“Please tell me what you’re thinking. I promise I won’t be upset!”
She looked nervous. She was smart, forward thinking, and I could tell from her body language she didn’t agree with me. But, given the last project manager wasn’t open to feedback and often got upset when he received it, she didn’t want to repeat scoldings that were given in the past.
I have this baseball analogy I frequently tell people. A baseball player hitting .300 could make the hall of fame. That means for every 10 at bats, they get a hit 3 of them. Thinking in those terms, a professional baseball player getting it right 30% is awesome. Therefore, if I’m right 50% of the time, I’m having a really good day!!
For the other 50%, I need help. Therefore, I need those smarter people to essentially take me by the shoulders, point me in the right direction, and say “Go that way.”
In this scenario, we were looking at an overall delivery process. I thought it was pretty solid and told the team that. However, this project manager found an inefficiency with the deployment method. She knew there would be issues and wanted to mitigate them before projects got to that point. I didn’t see it, but as she dove deeper, the issue started coming to light. Yep, this was a problem I didn’t see. I was happy for the feedback.
If you’re in a leadership position, you will likely be giving your team members feedback. But what about feedback to you? Your best employees tell you what you need to hear, not necessarily what you want to hear. Honest feedback can be a gift, so when you get it, don’t get upset with the messenger. Here are some tips for accepting feedback from others.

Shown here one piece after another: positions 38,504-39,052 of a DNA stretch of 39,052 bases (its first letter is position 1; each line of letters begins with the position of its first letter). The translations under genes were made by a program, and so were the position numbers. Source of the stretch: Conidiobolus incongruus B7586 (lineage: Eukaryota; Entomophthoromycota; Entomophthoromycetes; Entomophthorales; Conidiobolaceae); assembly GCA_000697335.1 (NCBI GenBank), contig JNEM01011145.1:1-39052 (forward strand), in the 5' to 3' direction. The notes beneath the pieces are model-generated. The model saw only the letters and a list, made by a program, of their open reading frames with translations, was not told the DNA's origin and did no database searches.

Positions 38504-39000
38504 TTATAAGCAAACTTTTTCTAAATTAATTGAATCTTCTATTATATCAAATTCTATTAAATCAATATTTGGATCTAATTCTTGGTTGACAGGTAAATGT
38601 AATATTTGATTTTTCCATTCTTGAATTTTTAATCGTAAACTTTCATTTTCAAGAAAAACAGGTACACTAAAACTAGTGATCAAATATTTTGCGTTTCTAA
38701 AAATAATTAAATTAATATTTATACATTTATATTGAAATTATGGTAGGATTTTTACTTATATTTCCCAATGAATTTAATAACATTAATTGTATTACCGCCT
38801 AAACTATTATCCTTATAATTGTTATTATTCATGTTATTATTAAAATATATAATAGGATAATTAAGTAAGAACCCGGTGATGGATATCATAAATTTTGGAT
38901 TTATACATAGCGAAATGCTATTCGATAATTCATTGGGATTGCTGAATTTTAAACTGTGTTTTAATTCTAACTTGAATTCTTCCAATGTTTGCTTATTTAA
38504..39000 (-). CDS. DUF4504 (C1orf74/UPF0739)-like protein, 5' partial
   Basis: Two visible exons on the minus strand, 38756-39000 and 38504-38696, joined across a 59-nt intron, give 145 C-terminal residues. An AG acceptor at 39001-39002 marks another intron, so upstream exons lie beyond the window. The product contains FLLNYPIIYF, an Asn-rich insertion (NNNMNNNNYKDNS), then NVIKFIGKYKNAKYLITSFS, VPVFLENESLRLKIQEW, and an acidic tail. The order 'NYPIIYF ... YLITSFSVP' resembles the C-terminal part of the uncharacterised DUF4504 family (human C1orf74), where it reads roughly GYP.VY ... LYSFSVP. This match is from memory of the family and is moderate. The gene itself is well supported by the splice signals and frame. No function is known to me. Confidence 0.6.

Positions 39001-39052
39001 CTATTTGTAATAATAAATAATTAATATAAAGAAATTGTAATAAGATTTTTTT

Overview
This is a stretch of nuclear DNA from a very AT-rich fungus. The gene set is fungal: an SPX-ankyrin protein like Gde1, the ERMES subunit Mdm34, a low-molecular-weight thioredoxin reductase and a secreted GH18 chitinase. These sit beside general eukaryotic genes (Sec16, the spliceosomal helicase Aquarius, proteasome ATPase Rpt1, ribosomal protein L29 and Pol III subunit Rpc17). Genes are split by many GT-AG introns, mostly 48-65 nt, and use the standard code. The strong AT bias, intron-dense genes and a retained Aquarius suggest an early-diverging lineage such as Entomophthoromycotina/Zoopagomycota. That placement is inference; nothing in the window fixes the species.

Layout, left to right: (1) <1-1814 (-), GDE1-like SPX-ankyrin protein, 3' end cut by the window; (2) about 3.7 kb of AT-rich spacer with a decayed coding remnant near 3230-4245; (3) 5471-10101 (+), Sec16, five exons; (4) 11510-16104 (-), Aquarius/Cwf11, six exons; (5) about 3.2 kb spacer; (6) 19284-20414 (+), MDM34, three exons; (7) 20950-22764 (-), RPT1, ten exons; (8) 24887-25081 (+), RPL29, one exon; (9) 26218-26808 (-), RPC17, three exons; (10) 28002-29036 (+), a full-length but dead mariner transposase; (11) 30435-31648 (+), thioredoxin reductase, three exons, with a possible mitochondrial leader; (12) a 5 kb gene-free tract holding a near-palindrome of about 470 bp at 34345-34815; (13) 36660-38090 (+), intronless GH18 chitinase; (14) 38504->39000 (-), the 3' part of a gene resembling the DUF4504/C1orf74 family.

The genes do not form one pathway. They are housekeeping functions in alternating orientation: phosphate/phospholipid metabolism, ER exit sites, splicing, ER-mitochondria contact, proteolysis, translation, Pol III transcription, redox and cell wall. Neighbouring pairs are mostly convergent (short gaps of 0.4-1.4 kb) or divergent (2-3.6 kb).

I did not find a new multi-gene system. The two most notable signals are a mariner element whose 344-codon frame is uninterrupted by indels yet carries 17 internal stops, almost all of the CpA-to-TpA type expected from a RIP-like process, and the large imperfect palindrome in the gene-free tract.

Put your ego aside and actually listen. This one’s not easy and a lesson I was fortunate enough to learn early. Our self-esteem and self-importance is tied to ego, and to have it threatened with feedback is tough. When you do receive feedback, try to put your ego aside and listen intently. Ask for clarification and thank the person giving you feedback. They showed courage bringing it up.
Loyal criticism is a blessing. Your best team members, those who want to see you succeed, will point out blind spots. Chances are, you didn’t even know these existed, but were there. Take this feedback as a blessing! You wouldn’t have seen them otherwise.
The best teams are built on honesty and trust. Honesty and trust are two words not used enough in business. Teams who practice psychological safety where they are honest with each other and value feedback, develop trust that delivers results for the organization. As a leader, it’s your responsibility to create an environment where feedback is encouraged.
Feedback are gems, not stepping stones. We all want to advance our careers. We go along thinking we’re doing a great job and then BAM!, passed over for a promotion. When we ask, blind spots are identified that we didn’t even know existed. However, if we were open to feedback, they may be identified. These little gems of information could help us move up in the organization.
If you’re not ready to take feedback from employees, you’re not ready to lead them. If you’re a supposed leader, then you give feedback to employees frequently. Why shouldn’t it be a two-way street? You should get feedback from more than just your boss. If you’re ready to lead people, you need to be ready to receive feedback from them, also.
Feedback is critical to our growth. As leaders, we provide feedback to those who report to us. But as leaders, we must also accept feedback from those we lead. It helps us identify what we may not see and grow. Remember, when receiving feedback, consider it a gift, and don’t punish your team for being honest.